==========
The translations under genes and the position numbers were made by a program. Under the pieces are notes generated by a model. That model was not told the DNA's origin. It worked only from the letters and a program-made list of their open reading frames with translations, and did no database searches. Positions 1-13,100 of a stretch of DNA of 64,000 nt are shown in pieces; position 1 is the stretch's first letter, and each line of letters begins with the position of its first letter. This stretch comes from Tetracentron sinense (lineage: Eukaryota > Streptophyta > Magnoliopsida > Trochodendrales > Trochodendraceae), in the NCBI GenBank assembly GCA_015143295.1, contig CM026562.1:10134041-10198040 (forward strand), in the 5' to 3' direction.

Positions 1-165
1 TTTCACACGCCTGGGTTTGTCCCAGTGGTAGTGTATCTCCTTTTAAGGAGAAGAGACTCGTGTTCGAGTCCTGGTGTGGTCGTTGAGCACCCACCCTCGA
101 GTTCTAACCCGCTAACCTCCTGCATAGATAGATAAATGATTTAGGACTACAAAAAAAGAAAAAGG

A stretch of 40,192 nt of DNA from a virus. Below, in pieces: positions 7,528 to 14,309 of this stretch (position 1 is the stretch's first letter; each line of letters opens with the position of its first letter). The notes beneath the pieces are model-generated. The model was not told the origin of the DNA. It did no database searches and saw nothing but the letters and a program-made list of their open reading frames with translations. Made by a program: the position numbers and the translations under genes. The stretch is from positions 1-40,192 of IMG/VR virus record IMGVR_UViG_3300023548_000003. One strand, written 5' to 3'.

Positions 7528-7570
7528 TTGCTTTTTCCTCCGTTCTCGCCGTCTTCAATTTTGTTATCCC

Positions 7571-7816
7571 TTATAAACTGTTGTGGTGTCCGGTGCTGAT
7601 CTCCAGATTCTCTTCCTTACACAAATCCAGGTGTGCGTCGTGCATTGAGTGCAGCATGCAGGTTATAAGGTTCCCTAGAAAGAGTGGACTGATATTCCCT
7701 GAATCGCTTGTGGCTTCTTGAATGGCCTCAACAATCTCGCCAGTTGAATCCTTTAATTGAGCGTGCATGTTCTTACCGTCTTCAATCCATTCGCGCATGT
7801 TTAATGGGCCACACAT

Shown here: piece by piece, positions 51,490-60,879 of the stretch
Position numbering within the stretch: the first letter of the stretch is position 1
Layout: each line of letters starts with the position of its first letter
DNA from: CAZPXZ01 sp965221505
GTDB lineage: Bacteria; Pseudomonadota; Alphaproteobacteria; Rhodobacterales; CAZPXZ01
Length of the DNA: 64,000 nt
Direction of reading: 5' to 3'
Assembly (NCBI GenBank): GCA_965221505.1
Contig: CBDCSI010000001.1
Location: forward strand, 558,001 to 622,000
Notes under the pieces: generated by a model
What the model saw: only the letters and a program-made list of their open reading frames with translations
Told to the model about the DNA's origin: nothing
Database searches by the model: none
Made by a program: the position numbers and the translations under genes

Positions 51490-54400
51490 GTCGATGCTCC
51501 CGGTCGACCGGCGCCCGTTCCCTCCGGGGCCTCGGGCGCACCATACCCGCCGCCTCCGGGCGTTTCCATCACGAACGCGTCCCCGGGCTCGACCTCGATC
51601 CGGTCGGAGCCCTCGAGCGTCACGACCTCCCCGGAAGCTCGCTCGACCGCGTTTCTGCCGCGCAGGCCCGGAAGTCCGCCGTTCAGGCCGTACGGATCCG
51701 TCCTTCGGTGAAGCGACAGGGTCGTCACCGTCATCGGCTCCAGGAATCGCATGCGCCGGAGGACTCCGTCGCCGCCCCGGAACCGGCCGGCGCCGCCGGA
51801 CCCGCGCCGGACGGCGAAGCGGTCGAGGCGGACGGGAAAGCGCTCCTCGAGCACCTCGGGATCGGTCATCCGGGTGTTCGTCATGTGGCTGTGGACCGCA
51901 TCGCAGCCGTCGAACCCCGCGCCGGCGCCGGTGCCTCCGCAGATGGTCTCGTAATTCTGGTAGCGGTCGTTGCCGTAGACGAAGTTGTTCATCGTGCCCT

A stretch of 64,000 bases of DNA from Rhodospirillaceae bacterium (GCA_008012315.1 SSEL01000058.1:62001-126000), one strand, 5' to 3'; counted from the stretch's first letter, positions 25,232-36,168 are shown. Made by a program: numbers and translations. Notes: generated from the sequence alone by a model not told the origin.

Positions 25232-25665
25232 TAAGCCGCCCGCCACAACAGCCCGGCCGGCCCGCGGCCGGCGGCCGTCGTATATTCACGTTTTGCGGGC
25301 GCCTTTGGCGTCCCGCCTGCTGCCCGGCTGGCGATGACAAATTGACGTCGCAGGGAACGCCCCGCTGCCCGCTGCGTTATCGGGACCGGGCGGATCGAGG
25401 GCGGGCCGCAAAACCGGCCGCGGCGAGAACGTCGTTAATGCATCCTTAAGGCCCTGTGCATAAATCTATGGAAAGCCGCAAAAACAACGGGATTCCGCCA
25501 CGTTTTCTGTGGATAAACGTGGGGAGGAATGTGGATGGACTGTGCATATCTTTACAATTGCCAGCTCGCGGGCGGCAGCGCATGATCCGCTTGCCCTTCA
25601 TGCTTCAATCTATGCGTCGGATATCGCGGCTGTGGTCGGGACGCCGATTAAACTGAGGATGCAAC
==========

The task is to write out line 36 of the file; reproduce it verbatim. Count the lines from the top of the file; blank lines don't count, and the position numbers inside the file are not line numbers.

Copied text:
Positions 25232-25665